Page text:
There is a growing body of research and writing on lesbian sexuality, which has brought some debate about the control women have over their sexual lives, the fluidity of woman-to-woman sexuality, the redefinition of female sexual pleasure and the debunking of negative sexual stereotypes. One example of the latter is lesbian bed death, a term invented by sex researcher Pepper Schwartz to describe the supposedly inevitable diminution of sexual passion in long term lesbian relationships; this notion is rejected by many lesbians, who point out that passion tends to diminish in almost any relationship and many lesbian couples report happy and satisfying sex lives.
In Western societies, explicit prohibitions on women's homosexual behavior have been markedly weaker than those on men's homosexual behavior. During the 1990s, dozens of chapters of Lesbian Avengers were formed to press for lesbian visibility and rights. Same-sex marriage has now been legalized in Netherlands, Spain, Belgium, Canada, and South Africa but it is still not permitted by many countries. In 2004 Massachusetts became the first state in the United States to legalize same-sex marriages.
In the United Kingdom, lesbianism has never been illegal. In contrast, sexual activity between males was not made legal in England and Wales until 1967. Lesbianism was left out of the Criminal Law Amendment Act of 1885; a common anecdote stating that Queen Victoria did not believe sex between women was possible is likely apocryphal. A 1921 proposal, put forward by Frederick Macquisten MP to criminalize lesbianism was rejected by the House of Lords; during the debate, Lord Birkenhead, the then Lord Chancellor argued that 999 women out of a thousand had "never even heard a whisper of these practices." In 1928, the lesbian novel The Well of Loneliness was banned for obscenity in a highly publicized trial, not for any explicit sexual content but because it made an argument for acceptance. Meanwhile other, less political novels with lesbian themes continued to circulate freely.
Jewish religious teachings condemn male homosexual behavior but say little about lesbian behavior. However, the approach in the modern State of Israel, with its largely secular Jewish majority, does not outlaw or persecute gay sexual orientation; marriage between gay couples is not sanctioned but common law status and official adoption of a gay person's child by his or her partner have been approved in precedent court rulings (after numerous high court appeals). (Marriage in Israel is heavily regulated by official religious bodies; in the case of Judaism, the body in question is traditionalist.) There is also an annual Gay parade, usually held in Tel-Aviv; in 2006, the "World Pride" parade was scheduled to be held in Jerusalem.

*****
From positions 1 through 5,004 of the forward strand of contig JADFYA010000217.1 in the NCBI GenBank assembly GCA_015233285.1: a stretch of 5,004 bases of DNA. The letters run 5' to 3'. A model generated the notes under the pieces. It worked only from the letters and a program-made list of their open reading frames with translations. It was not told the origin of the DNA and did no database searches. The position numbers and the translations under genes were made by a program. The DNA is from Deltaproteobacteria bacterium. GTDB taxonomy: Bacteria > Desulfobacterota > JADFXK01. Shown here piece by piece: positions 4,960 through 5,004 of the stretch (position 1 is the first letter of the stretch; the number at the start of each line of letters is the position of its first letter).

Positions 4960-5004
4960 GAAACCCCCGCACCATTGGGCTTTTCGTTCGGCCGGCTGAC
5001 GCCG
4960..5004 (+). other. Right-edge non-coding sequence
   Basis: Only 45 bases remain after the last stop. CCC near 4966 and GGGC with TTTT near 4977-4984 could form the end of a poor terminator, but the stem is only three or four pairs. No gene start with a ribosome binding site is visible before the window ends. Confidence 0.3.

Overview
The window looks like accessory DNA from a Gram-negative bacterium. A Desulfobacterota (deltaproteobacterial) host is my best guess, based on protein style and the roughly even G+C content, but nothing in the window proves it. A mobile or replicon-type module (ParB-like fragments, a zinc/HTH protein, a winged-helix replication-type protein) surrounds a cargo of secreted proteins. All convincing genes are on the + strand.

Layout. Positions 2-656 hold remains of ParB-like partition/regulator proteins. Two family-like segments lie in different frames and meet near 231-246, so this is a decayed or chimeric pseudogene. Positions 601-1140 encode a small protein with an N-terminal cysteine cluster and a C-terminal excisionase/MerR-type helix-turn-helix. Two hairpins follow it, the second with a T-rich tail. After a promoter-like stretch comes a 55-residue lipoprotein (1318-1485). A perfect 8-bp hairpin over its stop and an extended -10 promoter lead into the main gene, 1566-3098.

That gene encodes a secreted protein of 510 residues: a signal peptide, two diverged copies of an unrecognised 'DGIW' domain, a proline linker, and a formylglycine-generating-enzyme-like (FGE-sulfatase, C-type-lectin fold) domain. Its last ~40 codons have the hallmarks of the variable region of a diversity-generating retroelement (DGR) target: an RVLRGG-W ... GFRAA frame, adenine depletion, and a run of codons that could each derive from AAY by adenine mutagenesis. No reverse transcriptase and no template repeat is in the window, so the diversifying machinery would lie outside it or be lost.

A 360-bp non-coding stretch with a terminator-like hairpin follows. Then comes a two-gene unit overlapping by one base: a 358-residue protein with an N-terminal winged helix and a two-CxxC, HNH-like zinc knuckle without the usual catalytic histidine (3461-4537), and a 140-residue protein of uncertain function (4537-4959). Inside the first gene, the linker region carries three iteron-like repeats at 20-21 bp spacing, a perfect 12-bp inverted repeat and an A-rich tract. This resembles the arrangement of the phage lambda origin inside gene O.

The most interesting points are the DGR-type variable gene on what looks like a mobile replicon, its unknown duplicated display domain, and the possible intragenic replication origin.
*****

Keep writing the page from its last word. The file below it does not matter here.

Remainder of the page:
Western-style homosexuality is rarely tolerated elsewhere in the Muslim world, with the exception of Turkey where there are no laws or discriminative policies against lesbianism. It is punishable by imprisonment, lashings, or death in Saudi Arabia and Yemen. Though the law against lesbianism in Iran has reportedly been revoked or eased, prohibition of male homosexuality remains.
Discrimination and Violence
Lesbophobia is a term used to describes prejudice, discrimination, harassment or abuse, either specifically targeting a person because of her lesbian identity or targeting lesbians as a group. Some lesbians prefer to use the more general term homophobia, or biphobia in the case of women who identify as bisexual.
Reproduction and parenting rights
Many lesbian couples seek to have children through adoption, but this is not legal in every country.
In some countries access to assisted birth technologies by lesbians has been the subject of debate. In Australia the High Court rejected a ban on access to in vitro fertilization (IVF) treatments for lesbian and single women. Immediately after this High Court decision, Prime Minister John Howard amended legislation in order to prevent access to IVF for these groups, effectively overruling the High Court decision and enforcing the Roman Catholic position, which raised indignation from the gay and lesbian community as well as groups representing the rights of single women.
Parthenogenesis occurs naturally in some plant and insect species but not in mammals. However, scientists have created mice pups from two female mice. There is a possibility that with further research the same or similar procedure could allow two human females to be the genetic parents of the same child. Additionally, parthenogenesis and cloning opens the prospect for any single individual, male or female to eventually be able to reproduce themselves.